The Afghan civil war continues, despite years of efforts to reach a peace agreement, and Afghanistan has become known as a leading producer of heroin and a haven for international terrorists. The UN's special envoy to Afghanistan, Francesc Vendrell, speaks with Hashem Mohmand of RFE/RL's Tajik Service about the difficulties in negotiating a peace.
Prague, 23 June 2000 (RFE/RL) -- When the fighting began in Afghanistan, Jimmy Carter was president of the United States and Leonid Brezhnev was leader of the Soviet Union.
Two decades later, the continued instability in Afghanistan has made it a breeding ground for international terrorists and rebels. Russia believes that Chechen rebels have training areas in Afghanistan. And Osama bin Laden, a Saudi national indicted for masterminding many terrorist activities, is also believed to have bases in the country.
But terrorists are only a symptom of the disease -- which is war. Peace initiatives have come and gone, and hope of a negotiated solution is diminishing.
The United Nations, however, has not given up on bringing peace to Afghanistan. Earlier this week our correspondent spoke with the new UN special envoy to Afghanistan, Francesc Vendrell.
There are now two main factions in Afghanistan -- the zealously Islamic Taliban movement, which controls most of the country, and a union of former enemies called the Northern Alliance. Most of Afghanistan's neighbors have been accused of aiding one faction or another. Many promises are made at international gatherings that no one will supply weapons to any Afghan party. But the war goes on, and there seems to be no shortage of arms.
Ambassador Vendrell said it is necessary to continue talking to the countries supporting Afghan factions. He declined to name the countries, but said they may be tiring of supporting groups who seem to be fighting an endless battle.
"I think it is much better to continue discussions with various governments who are involved in the Afghan issue. And I think there is growing perception on the part of all these governments that they have spent a good deal of political and financial capital in trying to influence events in Afghanistan. And I think there is a growing realization that their own interests would best be served if there was a unified, stable government in Afghanistan."
Vendrell says the UN is interested in a peace plan put forth by Zahir Shah, Afghanistan's former king. Vendrell said he just saw the king recently and considers him a key contact to the various factions in Afghanistan.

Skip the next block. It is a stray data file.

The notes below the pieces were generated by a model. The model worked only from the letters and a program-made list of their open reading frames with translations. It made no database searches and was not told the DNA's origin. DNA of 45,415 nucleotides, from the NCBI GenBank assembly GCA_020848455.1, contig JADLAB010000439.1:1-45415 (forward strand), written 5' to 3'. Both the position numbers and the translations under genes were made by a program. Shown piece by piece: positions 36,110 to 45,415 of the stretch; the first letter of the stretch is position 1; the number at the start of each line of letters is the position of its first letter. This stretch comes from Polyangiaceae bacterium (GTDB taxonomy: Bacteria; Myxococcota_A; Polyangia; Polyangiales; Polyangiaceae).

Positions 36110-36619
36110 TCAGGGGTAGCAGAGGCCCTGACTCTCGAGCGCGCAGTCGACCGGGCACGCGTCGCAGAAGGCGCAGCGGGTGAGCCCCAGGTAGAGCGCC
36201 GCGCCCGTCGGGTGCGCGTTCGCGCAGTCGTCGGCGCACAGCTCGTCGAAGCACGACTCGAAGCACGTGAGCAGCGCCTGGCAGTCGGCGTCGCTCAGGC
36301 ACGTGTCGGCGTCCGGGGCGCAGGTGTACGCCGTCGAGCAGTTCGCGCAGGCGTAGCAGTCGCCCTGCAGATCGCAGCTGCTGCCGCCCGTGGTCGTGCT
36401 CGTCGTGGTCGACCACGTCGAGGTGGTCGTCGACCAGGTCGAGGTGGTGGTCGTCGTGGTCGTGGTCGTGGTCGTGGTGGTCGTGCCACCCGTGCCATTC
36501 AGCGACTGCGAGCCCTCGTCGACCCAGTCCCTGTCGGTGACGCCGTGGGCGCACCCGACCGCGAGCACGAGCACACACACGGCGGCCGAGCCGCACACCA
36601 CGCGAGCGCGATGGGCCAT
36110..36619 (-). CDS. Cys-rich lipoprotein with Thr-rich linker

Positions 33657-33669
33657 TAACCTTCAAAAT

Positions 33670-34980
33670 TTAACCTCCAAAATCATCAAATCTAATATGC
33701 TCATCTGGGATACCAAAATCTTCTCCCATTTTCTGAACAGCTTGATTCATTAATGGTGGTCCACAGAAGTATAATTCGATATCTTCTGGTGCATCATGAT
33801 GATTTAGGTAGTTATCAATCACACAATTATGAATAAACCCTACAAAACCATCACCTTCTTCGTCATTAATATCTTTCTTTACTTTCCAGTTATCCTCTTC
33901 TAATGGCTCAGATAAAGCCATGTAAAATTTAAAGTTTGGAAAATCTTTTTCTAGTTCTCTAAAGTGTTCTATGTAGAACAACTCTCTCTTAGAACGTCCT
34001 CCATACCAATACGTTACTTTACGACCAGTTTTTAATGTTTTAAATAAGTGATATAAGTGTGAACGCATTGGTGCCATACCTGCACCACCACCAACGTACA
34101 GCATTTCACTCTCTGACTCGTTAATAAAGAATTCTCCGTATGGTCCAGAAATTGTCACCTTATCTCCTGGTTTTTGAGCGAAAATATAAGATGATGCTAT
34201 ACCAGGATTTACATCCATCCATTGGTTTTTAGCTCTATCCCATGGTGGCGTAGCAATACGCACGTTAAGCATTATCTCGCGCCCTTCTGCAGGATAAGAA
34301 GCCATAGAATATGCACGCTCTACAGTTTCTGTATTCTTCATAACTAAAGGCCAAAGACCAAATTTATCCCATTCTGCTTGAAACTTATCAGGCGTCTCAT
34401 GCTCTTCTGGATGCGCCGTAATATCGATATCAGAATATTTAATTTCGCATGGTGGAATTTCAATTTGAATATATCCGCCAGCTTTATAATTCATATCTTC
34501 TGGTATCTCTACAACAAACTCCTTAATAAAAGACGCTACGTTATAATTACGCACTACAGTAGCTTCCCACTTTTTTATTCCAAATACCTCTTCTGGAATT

But Vendrell said the UN is also considering its own possible peace initiatives. He said it is extremely complicated to broker an agreement among all the parties involved.
"Before the UN launches a plan, if we are going to launch it, we must make sure that the key Afghan parties and the key governments involved accept it. We cannot have a peace plan elaborated in a vacuum, and then expect all the other governments and parties to fall in with it. But I do think this is something we must attempt to do."
The warring Afghan factions recently agreed to a prisoner exchange. It is not the first time they have done so and likely will not be the last, but it does demand some contact between them. Previous negotiations between the two sides broke down almost immediately. Neither side considers the other sincere and as long as each feels a military victory is possible, neither has any incentive to make concessions.
Ambassador Vendrell said this is the main obstacle to peace.
"I think there are two major obstacles still. The lack of trust between the warring Afghan factions, and I think that the second thing continues to be foreign interference on all sides."
Russia's threat of strikes against Chechen terrorist bases, and the U.S. missile attacks on suspected terrorist bases of Osama bin Laden, suggest that both those countries believe there will not be a durable peace in Afghanistan any time soon.
Such actions are rather like trying to rid a burning building of the explosives stored inside. But the UN has still not given up trying to put out the fire altogether.